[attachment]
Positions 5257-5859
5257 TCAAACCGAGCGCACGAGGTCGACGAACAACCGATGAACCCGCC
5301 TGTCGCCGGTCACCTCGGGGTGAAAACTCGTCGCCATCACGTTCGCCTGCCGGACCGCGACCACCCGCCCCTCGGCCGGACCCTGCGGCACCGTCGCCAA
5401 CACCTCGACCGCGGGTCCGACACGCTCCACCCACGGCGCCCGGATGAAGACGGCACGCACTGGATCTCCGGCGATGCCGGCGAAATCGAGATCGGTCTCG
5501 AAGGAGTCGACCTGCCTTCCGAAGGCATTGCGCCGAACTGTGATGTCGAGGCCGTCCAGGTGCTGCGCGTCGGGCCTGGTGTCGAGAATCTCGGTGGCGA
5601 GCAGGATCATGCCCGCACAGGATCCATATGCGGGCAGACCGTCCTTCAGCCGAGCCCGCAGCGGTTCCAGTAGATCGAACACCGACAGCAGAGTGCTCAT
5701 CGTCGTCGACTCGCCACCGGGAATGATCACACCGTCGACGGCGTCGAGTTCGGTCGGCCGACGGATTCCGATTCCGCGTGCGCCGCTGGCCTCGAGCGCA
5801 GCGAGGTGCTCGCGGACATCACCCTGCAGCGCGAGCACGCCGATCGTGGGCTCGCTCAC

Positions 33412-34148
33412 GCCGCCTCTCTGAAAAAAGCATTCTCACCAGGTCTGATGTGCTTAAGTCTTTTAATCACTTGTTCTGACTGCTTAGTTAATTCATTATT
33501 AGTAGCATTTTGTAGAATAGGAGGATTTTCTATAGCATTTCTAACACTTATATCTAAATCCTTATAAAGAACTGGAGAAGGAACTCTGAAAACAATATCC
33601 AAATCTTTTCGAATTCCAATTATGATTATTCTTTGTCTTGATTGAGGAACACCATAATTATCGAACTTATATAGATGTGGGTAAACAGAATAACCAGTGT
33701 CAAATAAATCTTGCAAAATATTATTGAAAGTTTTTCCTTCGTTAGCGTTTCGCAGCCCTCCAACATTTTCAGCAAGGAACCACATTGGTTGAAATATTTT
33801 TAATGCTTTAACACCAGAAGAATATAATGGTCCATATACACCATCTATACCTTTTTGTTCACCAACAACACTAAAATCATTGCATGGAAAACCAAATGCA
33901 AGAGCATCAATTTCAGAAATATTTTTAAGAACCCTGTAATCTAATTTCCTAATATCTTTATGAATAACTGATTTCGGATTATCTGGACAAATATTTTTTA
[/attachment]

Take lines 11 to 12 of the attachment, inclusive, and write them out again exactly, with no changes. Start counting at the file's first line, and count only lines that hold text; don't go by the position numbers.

33501 AGTAGCATTTTGTAGAATAGGAGGATTTTCTATAGCATTTCTAACACTTATATCTAAATCCTTATAAAGAACTGGAGAAGGAACTCTGAAAACAATATCC
33601 AAATCTTTTCGAATTCCAATTATGATTATTCTTTGTCTTGATTGAGGAACACCATAATTATCGAACTTATATAGATGTGGGTAAACAGAATAACCAGTGT